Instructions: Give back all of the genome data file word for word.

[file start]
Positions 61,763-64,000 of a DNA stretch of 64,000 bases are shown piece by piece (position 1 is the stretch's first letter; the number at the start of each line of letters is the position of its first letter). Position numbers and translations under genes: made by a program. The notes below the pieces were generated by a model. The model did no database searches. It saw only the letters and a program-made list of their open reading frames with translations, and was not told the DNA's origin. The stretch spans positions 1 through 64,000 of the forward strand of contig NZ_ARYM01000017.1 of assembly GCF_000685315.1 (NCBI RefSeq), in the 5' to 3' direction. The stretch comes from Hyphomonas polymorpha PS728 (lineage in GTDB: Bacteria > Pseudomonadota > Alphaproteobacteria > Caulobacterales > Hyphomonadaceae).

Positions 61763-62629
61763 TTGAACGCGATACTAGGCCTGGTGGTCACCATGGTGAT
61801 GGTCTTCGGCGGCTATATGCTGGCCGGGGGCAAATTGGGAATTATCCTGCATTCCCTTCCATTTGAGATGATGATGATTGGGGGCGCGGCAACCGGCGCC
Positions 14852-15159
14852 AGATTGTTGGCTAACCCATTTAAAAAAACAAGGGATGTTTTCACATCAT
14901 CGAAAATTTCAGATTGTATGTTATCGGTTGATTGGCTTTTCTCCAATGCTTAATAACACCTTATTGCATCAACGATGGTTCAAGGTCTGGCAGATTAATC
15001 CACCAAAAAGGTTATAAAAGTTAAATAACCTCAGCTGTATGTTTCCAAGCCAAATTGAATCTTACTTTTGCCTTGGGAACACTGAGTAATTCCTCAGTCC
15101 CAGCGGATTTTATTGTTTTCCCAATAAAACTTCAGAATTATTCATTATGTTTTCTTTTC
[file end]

Positions 61,763-64,000 of a DNA stretch of 64,000 bases are shown piece by piece (position 1 is the stretch's first letter; the number at the start of each line of letters is the position of its first letter). Position numbers and translations under genes: made by a program. The notes below the pieces were generated by a model. The model did no database searches. It saw only the letters and a program-made list of their open reading frames with translations, and was not told the DNA's origin. The stretch spans positions 1 through 64,000 of the forward strand of contig NZ_ARYM01000017.1 of assembly GCF_000685315.1 (NCBI RefSeq), in the 5' to 3' direction. The stretch comes from Hyphomonas polymorpha PS728 (lineage in GTDB: Bacteria > Pseudomonadota > Alphaproteobacteria > Caulobacterales > Hyphomonadaceae).

Positions 61763-62629
61763 TTGAACGCGATACTAGGCCTGGTGGTCACCATGGTGAT
61801 GGTCTTCGGCGGCTATATGCTGGCCGGGGGCAAATTGGGAATTATCCTGCATTCCCTTCCATTTGAGATGATGATGATTGGGGGCGCGGCAACCGGCGCC
Positions 14852-15159
14852 AGATTGTTGGCTAACCCATTTAAAAAAACAAGGGATGTTTTCACATCAT
14901 CGAAAATTTCAGATTGTATGTTATCGGTTGATTGGCTTTTCTCCAATGCTTAATAACACCTTATTGCATCAACGATGGTTCAAGGTCTGGCAGATTAATC
15001 CACCAAAAAGGTTATAAAAGTTAAATAACCTCAGCTGTATGTTTCCAAGCCAAATTGAATCTTACTTTTGCCTTGGGAACACTGAGTAATTCCTCAGTCC
15101 CAGCGGATTTTATTGTTTTCCCAATAAAACTTCAGAATTATTCATTATGTTTTCTTTTC